ALBANY, N.Y. (AP) — New York Gov. David Paterson says he expects to clear his name soon in two scandals threatening his administration.
Paterson says he’ll speak with the attorney general’s office and the Public Integrity Commission to present his side of the story.
Speaking in Manhattan Friday afternoon, he repeated that he has no plans to resign. The good-government group Common Cause called for his resignation earlier in the day, saying the scandals are distracting him from addressing the state’s fiscal crisis.
The attorney general is investigating whether Paterson illegally contacted a woman who had accused one of his top aides of domestic violence. The state’s ethics commission says he violated a gift ban by illegally obtaining World Series tickets.
Paterson might have won some time when he received what has become rare support from influential black leaders as he tries to ride out allegations in two scandals that threaten his job and led to the resignation of three top staffers.
Paterson and his administration are seeking to regroup Friday in what one official described as pep talks. Late Thursday night, black leaders in New York City said he deserves his right to due process and should stay in office.
Paterson is facing allegations that he and his staff interfered in a domestic violence case involving a top governor’s aide. Also, a state ethics panel has accused him of seeking and accepting World Series tickets from the New York Yankees last year despite a gift ban, then lying to the panel about it.
Paterson lost a third top deputy Thursday when communications director Peter Kauffmann abruptly resigned after weeks of serving as the defending voice of the governor.
“As a former officer in the United States Navy, integrity and commitment to public service are values I take seriously,” Kauffmann stated in a brief statement sent on his private e-mail account. “Unfortunately, as recent developments have come to light, I cannot in good conscience continue in my current position.”
Paterson’s public safety deputy secretary, a Cabinet position, and his state police superintendent resigned days before.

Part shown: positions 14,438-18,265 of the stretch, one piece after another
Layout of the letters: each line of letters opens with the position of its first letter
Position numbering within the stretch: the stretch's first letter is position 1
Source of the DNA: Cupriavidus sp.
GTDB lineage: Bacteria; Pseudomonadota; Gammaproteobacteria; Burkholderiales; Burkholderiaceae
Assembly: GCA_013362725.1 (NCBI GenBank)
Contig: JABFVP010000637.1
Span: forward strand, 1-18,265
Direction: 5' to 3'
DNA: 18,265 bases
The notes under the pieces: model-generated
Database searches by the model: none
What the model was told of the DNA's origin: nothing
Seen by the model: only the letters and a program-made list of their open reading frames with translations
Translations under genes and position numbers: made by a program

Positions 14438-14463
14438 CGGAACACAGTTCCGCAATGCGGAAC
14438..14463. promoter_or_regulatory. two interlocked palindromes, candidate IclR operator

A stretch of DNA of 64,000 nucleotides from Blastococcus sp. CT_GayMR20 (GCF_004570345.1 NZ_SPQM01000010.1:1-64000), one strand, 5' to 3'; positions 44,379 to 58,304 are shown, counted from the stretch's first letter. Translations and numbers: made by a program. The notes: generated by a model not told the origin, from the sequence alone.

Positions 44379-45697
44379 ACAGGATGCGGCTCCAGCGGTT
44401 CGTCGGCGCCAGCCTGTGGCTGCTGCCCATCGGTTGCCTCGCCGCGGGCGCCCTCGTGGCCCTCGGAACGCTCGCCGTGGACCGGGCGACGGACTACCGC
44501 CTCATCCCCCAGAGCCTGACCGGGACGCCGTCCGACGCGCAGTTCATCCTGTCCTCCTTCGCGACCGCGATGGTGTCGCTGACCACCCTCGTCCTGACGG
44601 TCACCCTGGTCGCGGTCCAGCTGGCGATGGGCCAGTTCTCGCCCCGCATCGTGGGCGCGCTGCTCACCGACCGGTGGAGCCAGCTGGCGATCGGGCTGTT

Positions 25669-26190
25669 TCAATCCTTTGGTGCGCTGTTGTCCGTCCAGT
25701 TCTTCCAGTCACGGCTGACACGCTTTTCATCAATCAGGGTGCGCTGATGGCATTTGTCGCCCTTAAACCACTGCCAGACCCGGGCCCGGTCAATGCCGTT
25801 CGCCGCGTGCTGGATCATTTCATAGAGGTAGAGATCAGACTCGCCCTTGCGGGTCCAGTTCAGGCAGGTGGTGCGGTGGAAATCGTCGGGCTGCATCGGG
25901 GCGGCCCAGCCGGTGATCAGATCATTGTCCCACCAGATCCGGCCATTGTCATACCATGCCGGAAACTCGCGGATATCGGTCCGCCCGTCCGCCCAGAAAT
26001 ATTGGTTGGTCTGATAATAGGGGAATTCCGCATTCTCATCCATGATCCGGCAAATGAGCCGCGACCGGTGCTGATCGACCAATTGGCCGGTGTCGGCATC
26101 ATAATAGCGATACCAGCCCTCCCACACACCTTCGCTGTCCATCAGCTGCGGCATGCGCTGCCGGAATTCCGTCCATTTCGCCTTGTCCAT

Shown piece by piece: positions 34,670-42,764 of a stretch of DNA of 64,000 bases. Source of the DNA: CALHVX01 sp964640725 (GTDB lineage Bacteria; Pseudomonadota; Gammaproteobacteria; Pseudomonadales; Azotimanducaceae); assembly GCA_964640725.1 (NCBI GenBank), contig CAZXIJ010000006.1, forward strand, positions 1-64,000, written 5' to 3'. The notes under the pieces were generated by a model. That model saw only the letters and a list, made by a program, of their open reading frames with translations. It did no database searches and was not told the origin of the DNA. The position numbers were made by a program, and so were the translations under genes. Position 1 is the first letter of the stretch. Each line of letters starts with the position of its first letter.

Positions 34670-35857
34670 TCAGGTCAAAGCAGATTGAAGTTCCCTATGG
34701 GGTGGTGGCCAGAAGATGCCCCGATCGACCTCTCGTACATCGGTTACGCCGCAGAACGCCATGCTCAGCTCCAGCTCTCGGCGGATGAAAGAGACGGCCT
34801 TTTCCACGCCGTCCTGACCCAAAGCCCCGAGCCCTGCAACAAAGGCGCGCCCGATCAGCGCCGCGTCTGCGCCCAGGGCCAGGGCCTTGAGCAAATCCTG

Later Thursday, the group of black leaders — many of them state senators and Assembly members representing New York City — argued it is critical for Paterson to function in the month before a state budget is due. They said stability is needed as the state faces a deficit of more than $8 billion.
Group members led by the Rev. Al Sharpton said they want to meet with the governor to discuss his ability to continue to govern.
Assemblyman Hakeem Jeffries of Brooklyn said in an interview afterward that there was overwhelming support for the idea that Paterson is entitled to the presumption of innocence until the investigation is finished.
“We all believe that Gov. Paterson at this moment can continue to move forward and do the people’s business as the legal proceedings play themselves out,” he said.
Outside the restaurant, Sharpton was asked explicitly if he supported the governor.
“I’m the convener,” he said.
“There were people on both sides,” he said, adding that “the overwhelming majority” backed Paterson.
Former Mayor David Dinkins said Paterson absolutely should remain in office. Former state Comptroller H. Carl McCall made a case for Paterson to stay, while others reportedly were angry inside the closed meeting, with some calling for Paterson to resign.
Paterson hasn’t been charged with any crimes and has said his side of the story will clear him. But he said he can’t divulge elements of his side of the story because he said it would interfere with the investigation he asked Attorney General Andrew Cuomo to take on.
The governor’s office didn’t respond to requests for comment.
Meanwhile, a Quinnipiac University poll released Friday showed plummeting support for Paterson among New Yorkers. The poll found that 46 percent of New Yorkers say he should finish out his term, while a survery released earlier in the week had that number at 61 percent.
The poll questioned 1,325 New Yorkers on Wednesday and Thursday. It has a margin of error of plus or minus 2.7 percentage points.
Gormley reported from Albany. Contributing to this report were Associated Press writers Ula Ilnytzky and Colleen Long in New York and Valerie Bauman in Albany.
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